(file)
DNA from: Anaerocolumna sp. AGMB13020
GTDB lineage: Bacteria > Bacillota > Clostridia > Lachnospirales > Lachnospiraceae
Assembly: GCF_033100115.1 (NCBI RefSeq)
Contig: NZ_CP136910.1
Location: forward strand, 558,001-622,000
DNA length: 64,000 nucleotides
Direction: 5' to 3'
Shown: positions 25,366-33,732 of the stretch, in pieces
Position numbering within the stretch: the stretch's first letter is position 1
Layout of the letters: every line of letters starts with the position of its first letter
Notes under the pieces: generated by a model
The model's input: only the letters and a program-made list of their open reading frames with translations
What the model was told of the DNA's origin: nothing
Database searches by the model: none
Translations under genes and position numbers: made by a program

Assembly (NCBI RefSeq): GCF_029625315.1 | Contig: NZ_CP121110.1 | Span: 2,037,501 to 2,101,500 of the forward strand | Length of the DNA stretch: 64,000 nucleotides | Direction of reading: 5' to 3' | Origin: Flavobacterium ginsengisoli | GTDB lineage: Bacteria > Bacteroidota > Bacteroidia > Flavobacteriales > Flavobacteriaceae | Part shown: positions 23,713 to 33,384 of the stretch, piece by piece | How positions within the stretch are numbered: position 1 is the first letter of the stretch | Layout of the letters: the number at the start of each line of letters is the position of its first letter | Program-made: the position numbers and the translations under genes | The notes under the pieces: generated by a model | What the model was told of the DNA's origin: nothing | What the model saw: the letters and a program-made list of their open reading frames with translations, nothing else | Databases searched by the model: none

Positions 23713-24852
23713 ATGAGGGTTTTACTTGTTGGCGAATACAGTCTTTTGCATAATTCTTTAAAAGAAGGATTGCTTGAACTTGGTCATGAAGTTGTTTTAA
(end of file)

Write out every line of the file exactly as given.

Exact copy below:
DNA from: Anaerocolumna sp. AGMB13020
GTDB lineage: Bacteria > Bacillota > Clostridia > Lachnospirales > Lachnospiraceae
Assembly: GCF_033100115.1 (NCBI RefSeq)
Contig: NZ_CP136910.1
Location: forward strand, 558,001-622,000
DNA length: 64,000 nucleotides
Direction: 5' to 3'
Shown: positions 25,366-33,732 of the stretch, in pieces
Position numbering within the stretch: the stretch's first letter is position 1
Layout of the letters: every line of letters starts with the position of its first letter
Notes under the pieces: generated by a model
The model's input: only the letters and a program-made list of their open reading frames with translations
What the model was told of the DNA's origin: nothing
Database searches by the model: none
Translations under genes and position numbers: made by a program

Assembly (NCBI RefSeq): GCF_029625315.1 | Contig: NZ_CP121110.1 | Span: 2,037,501 to 2,101,500 of the forward strand | Length of the DNA stretch: 64,000 nucleotides | Direction of reading: 5' to 3' | Origin: Flavobacterium ginsengisoli | GTDB lineage: Bacteria > Bacteroidota > Bacteroidia > Flavobacteriales > Flavobacteriaceae | Part shown: positions 23,713 to 33,384 of the stretch, piece by piece | How positions within the stretch are numbered: position 1 is the first letter of the stretch | Layout of the letters: the number at the start of each line of letters is the position of its first letter | Program-made: the position numbers and the translations under genes | The notes under the pieces: generated by a model | What the model was told of the DNA's origin: nothing | What the model saw: the letters and a program-made list of their open reading frames with translations, nothing else | Databases searched by the model: none

Positions 23713-24852
23713 ATGAGGGTTTTACTTGTTGGCGAATACAGTCTTTTGCATAATTCTTTAAAAGAAGGATTGCTTGAACTTGGTCATGAAGTTGTTTTAA